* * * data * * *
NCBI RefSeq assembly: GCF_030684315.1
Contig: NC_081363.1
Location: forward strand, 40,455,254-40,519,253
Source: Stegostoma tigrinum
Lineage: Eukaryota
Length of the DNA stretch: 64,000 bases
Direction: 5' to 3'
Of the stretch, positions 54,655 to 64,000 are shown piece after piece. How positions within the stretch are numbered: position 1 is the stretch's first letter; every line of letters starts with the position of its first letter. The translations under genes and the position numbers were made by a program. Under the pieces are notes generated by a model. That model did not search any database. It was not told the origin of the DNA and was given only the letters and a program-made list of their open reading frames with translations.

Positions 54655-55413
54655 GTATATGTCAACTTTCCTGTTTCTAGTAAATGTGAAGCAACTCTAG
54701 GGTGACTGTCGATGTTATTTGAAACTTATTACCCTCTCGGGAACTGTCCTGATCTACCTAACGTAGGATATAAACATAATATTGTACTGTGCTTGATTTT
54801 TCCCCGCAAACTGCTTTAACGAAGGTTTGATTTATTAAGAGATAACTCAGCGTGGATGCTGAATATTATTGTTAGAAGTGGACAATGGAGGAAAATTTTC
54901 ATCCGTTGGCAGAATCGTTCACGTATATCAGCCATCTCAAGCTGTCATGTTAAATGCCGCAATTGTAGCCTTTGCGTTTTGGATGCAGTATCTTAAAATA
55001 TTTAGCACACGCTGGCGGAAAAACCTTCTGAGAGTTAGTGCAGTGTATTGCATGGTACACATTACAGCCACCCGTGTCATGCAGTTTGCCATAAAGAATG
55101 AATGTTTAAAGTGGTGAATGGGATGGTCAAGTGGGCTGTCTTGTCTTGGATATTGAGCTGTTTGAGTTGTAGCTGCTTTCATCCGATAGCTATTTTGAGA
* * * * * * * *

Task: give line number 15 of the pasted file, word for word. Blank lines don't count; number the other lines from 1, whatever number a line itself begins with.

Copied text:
55101 AATGTTTAAAGTGGTGAATGGGATGGTCAAGTGGGCTGTCTTGTCTTGGATATTGAGCTGTTTGAGTTGTAGCTGCTTTCATCCGATAGCTATTTTGAGA